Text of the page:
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as a u.s. senator from massachusetts. mr. president, i am proud to join my colleagues today in support of the violence against women act of 2013. i do so not just as a senator but as a mother of two daughters. this critical legislation has been held up for far too long, and it's past time for reauthorization. we have a serious responsibility to ensure that women and families are protected. the rates of violence and abuse in our country are astounding and totally unacceptable. according to a 2010c.d.c. study, domestic violence affects more than 12 million people each year. across the united states, 15 1/2 million children lives in homes in which domestic violence has occurred. and in my home state of north carolina alone, 73 women and children are killed on average every year because of domestic violence. let me say that number one more time. 73 women and children are killed every year due to domestic violence. these are alarming statistics, and we must act now to address them. since 1994, vawa programs, and in particular the stop program, that provides grants for services, training, of
martin dempsey, or on capitol hill today to testify about the attack on the u.s. consulate in benghazi, libya. that will be before the senate armed services committee beginning at 10 a.m. eastern and that will be live on our companion network c-span. education secretary arne duncan also on the hill today to talk about the no child left behind law at a hearing hosted by the senate education committee. that will be live at 10 a.m. eastern on c-span3. the presidency choice to head up the cia is at a confirmation hearing. john brennan will answer questions from the senate intelligence community begin at 2:30 p.m. eastern on c-span. the u.s. senate is about to gavel in the session in about five minutes or so. we will have live coverage here on c-span2. while we wait, remarks or white house adviser john brennan who was at the wilson center in april of last year, when he called drone strikes legal, ethical and wise and the highest characters and standards to limit the loss of civilian life. >> i stand as someone who has been involved our nation's agree for more than 30 years. i have a profoun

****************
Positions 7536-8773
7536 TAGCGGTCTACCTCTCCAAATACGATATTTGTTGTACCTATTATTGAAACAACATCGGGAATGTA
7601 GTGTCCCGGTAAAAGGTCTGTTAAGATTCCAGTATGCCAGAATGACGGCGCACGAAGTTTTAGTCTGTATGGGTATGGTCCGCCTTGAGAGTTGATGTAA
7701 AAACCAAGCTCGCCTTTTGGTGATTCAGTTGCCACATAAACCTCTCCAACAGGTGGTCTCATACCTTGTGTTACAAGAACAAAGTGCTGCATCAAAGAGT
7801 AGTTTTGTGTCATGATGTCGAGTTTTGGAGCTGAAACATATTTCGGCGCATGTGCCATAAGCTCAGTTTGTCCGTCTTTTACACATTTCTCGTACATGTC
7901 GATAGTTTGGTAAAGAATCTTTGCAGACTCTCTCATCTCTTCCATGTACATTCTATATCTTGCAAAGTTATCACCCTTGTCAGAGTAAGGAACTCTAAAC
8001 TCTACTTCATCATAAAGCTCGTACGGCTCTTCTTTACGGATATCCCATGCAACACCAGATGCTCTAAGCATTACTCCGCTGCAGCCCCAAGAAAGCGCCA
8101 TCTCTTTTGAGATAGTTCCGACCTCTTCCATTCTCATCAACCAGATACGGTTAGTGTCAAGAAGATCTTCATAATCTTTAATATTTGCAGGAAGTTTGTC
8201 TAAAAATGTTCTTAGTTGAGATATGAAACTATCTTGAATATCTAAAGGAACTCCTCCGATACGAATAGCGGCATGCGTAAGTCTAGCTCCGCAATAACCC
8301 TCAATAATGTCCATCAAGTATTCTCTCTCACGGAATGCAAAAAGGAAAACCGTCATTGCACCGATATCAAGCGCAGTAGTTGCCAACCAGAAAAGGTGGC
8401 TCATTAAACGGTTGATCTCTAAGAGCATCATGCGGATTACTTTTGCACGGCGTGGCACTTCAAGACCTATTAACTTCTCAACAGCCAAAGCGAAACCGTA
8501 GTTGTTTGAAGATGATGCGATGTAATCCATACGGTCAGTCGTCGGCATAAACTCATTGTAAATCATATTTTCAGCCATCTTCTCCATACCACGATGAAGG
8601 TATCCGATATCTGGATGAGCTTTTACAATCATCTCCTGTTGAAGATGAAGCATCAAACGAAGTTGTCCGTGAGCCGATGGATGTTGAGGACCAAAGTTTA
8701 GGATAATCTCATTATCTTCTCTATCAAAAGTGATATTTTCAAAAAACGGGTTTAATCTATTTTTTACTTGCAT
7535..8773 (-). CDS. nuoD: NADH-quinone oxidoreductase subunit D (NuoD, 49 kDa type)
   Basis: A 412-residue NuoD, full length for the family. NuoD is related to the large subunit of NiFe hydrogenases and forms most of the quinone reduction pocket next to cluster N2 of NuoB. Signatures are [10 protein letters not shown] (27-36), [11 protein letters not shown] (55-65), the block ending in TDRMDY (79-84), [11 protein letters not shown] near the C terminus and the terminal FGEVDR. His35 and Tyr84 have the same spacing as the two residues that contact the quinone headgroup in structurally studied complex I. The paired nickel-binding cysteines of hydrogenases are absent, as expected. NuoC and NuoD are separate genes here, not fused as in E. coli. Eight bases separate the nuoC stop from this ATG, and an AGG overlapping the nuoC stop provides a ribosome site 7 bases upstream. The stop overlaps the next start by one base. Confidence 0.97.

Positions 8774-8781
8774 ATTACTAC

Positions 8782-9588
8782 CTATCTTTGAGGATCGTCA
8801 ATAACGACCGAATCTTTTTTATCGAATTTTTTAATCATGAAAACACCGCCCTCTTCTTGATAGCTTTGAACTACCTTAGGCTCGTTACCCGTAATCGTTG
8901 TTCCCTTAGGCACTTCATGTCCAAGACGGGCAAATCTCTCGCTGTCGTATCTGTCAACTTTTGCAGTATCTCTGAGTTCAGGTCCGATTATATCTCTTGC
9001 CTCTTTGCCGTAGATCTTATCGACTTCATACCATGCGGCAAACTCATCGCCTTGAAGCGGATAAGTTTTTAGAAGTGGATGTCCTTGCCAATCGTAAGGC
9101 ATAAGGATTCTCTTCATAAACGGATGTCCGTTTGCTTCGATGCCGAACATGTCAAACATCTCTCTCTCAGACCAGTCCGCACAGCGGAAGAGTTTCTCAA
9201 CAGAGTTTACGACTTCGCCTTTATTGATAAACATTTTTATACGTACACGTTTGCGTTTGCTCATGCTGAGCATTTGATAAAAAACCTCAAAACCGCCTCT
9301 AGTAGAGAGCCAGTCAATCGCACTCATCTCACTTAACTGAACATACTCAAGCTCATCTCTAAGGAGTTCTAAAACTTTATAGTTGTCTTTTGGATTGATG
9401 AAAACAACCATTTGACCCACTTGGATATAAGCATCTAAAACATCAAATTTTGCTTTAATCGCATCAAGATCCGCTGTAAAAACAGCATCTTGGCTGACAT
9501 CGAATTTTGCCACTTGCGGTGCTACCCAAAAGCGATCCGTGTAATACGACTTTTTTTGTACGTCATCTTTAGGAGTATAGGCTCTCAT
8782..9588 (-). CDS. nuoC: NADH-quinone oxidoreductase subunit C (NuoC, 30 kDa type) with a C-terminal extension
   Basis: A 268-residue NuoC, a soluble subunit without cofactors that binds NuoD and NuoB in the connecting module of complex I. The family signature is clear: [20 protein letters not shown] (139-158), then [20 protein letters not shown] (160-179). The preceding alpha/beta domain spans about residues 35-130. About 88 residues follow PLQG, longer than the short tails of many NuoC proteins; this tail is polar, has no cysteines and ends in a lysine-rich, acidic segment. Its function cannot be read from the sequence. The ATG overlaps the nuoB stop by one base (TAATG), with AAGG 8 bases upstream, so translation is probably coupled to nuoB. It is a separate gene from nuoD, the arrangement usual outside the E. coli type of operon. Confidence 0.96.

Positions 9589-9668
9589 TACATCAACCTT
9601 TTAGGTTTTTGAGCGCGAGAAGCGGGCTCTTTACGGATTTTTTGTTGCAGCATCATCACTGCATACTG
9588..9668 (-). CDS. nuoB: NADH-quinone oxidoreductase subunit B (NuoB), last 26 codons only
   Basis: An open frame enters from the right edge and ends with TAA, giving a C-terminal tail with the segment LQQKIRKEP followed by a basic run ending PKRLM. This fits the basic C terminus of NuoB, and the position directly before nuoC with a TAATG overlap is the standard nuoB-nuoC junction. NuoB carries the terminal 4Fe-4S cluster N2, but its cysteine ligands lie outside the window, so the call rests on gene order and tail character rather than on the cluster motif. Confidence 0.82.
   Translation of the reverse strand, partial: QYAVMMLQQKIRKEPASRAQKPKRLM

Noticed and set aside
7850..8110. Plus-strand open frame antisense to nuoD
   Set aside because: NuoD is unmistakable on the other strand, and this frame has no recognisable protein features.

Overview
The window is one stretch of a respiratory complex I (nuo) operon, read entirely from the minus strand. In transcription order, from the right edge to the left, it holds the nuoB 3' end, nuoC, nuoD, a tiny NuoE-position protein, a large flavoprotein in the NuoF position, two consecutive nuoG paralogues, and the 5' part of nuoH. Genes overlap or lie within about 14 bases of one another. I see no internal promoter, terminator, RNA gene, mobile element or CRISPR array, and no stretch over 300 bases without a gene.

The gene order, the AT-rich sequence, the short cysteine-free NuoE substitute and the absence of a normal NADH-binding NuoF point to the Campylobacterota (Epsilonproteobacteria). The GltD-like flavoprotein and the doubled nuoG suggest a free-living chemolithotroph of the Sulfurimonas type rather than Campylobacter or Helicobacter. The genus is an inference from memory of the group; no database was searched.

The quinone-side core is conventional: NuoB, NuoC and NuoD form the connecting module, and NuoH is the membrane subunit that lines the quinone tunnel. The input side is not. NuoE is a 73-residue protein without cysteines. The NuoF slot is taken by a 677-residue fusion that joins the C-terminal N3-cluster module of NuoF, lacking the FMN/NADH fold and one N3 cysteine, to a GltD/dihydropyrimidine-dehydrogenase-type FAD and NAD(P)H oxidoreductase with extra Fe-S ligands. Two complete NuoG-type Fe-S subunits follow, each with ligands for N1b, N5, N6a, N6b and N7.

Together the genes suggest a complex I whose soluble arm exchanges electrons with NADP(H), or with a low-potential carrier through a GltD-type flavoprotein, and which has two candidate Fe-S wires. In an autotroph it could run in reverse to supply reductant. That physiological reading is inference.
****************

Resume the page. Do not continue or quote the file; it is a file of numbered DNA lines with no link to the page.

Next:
in the united states but policies here in the u.s. contrast sharply to international counterparts. for example, homosexuals are not restricted from membership in canada or even most european associations. even the u.s. girl scouts have a different policy, accepting gay and transgender members into their associations. the boy scouts of america have almost three million members and 70% of the troops are sponsored by church groups, who oppose homosexuality. in 2000 the u.s. supreme court ruled the group has a constitutional right to refuse gay members. it's a policy many parents want upheld. >> it is not hate. it is not bigotry. it is choice how to raise my children in what i perceive to be my christian values. >> on sunday president obama weighed in urging the group to open its membership to everyone. he agrees. >> the boy scouts are unwilling to lift the ban they simply won't be relevant to a generation that decided to embrace lbgt brothers sisters, coworkers neighbors, friends. >> for now the ban remains in place. scout leaders say they need more time to consider and consult before deciding to